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What data breaches teach us about the future of malware: Your own data could dupe you

Tony Bradley | June 10, 2014
The weak link in the security chain is still humans.

The customer databases of popular companies like Target are a goldmine for hackers who want to craft social engineering schemes.

This doesn't mean you should abandon conventional security measures. You should absolutely have a firewall in place and antimalware tools that are kept up to date. Those things are table stakes that are required just to maintain the status quo for computer security. But theyre not enough. You also have to exercise some degree of skepticism about emails, text messages, or other communications you receive.

Users have been conditioned for years not to open file attachments or click on links in email messages from unknown or suspicious sources. The way attacks are evolving, though, you now need to approach everything with similar caution. Attackers go wherever there are potential victims. As social networks and mobile devices have spiked in usage, cybercriminals have targeted users there as well, and many users who know better have been caught off-guard.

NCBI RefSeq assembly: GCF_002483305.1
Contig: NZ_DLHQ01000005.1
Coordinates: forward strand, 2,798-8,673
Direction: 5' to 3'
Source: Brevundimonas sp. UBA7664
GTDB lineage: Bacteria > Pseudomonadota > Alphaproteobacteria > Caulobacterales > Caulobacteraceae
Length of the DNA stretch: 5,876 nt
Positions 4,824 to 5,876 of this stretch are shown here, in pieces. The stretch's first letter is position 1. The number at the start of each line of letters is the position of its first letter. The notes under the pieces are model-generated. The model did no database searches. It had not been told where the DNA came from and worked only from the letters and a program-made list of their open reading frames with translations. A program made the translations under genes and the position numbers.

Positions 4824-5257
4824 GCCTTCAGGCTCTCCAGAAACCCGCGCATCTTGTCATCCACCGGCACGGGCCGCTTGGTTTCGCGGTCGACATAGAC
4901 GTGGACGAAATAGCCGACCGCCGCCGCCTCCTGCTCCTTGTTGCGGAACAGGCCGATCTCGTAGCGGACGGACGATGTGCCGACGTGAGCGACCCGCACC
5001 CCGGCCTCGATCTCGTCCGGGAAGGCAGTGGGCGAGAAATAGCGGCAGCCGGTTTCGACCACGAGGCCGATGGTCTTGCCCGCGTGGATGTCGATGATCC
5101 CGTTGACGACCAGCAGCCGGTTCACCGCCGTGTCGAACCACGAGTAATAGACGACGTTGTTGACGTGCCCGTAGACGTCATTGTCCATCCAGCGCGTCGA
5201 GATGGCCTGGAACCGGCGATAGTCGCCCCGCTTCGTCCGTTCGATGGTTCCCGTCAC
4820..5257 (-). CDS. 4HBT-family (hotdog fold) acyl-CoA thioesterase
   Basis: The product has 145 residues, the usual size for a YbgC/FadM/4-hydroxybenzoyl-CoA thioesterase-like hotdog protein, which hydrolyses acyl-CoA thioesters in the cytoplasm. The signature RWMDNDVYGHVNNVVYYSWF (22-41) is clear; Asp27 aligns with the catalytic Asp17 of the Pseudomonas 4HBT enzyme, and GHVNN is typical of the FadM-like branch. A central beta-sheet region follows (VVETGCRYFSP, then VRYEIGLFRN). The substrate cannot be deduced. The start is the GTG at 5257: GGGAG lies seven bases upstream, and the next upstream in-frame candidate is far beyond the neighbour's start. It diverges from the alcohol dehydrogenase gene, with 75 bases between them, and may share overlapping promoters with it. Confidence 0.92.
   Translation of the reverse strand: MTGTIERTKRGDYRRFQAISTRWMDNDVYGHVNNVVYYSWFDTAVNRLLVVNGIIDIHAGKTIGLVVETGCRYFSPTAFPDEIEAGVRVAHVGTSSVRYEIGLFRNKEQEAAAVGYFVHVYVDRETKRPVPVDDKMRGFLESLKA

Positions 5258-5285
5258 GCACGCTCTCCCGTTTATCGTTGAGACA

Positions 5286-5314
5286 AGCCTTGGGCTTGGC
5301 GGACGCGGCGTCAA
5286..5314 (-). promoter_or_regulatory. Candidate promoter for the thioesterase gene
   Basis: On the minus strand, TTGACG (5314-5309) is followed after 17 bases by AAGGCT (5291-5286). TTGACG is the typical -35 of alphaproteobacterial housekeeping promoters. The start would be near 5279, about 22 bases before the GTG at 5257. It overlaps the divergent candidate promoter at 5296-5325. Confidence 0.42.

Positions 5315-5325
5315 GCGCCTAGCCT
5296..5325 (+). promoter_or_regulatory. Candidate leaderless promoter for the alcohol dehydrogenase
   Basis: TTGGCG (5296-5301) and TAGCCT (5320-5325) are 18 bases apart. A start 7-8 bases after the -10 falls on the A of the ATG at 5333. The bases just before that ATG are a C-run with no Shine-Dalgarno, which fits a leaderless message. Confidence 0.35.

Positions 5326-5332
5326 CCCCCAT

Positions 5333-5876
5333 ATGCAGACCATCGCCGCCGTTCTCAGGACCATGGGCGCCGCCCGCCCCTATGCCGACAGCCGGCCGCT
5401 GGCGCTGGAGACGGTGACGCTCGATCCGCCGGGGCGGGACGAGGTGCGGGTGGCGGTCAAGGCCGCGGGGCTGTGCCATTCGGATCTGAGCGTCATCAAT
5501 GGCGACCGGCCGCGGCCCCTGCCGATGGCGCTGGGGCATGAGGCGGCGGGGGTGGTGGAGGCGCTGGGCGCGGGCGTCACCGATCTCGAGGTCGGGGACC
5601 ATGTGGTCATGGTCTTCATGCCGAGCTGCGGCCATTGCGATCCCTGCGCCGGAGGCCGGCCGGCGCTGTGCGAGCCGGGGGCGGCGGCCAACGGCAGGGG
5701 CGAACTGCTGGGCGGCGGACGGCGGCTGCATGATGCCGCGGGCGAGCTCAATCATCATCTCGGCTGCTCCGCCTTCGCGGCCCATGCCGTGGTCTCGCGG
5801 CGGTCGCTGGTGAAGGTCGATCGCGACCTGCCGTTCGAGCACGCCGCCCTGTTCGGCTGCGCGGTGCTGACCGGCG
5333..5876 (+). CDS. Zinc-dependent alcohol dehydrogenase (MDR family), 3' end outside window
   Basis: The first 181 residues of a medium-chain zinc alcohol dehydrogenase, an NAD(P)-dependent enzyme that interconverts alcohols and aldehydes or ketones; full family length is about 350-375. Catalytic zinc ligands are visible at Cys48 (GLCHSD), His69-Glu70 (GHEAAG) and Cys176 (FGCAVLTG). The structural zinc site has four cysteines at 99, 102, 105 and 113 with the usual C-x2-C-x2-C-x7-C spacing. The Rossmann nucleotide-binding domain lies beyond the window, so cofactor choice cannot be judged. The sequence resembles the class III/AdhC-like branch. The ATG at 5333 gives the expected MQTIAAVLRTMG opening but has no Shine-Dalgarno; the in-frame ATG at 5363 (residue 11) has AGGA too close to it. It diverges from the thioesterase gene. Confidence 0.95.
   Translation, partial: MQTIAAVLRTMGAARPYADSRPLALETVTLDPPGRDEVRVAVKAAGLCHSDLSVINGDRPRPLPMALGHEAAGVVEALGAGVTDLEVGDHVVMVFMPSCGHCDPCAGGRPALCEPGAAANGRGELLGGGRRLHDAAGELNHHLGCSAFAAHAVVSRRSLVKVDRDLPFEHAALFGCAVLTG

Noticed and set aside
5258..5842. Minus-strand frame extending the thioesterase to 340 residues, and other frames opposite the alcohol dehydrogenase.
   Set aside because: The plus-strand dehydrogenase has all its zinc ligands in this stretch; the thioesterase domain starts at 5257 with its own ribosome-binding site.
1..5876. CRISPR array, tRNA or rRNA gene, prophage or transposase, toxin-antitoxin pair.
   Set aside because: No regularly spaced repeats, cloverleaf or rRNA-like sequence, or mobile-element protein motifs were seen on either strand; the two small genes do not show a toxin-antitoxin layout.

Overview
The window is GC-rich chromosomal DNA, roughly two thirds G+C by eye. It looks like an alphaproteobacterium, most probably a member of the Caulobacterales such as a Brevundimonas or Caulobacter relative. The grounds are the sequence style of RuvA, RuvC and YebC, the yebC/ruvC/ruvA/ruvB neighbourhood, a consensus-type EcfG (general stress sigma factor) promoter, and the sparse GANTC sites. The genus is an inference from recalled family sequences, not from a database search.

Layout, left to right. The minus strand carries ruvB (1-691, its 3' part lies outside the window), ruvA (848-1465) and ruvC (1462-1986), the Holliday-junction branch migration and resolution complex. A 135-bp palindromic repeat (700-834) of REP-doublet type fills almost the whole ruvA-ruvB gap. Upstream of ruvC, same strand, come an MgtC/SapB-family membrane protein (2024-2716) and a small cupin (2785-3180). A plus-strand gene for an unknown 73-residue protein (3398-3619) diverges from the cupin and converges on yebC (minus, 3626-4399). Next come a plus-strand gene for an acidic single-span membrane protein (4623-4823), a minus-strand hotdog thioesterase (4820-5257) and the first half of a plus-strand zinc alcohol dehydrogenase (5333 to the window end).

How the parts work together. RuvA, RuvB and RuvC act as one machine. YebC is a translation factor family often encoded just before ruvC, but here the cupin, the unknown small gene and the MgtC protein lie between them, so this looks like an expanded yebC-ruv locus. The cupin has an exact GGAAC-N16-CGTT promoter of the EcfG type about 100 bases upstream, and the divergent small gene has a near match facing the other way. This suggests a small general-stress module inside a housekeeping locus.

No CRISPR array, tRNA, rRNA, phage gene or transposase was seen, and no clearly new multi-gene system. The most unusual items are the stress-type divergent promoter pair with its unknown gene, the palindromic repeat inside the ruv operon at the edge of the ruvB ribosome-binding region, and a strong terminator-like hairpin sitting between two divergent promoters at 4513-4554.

The secondand more importantissue is that its no longer just about communications from unknown sources. The sheer volume of sensitive, personal information that has been compromised means that attackers know a lot about you, where you live, and which companies you do business with. It means that attackers who just used to cast a wide net and hope to find a gullible victim can now target victims with much greater precision using accurate and relevant information.

Your security software cant help you hereonly awareness and common sense can block these types of attacks.

Users must be ever vigilant, otherwise they will become victims, Melancon said. Unfortunately, vigilance doesnt come naturally to most users.

 

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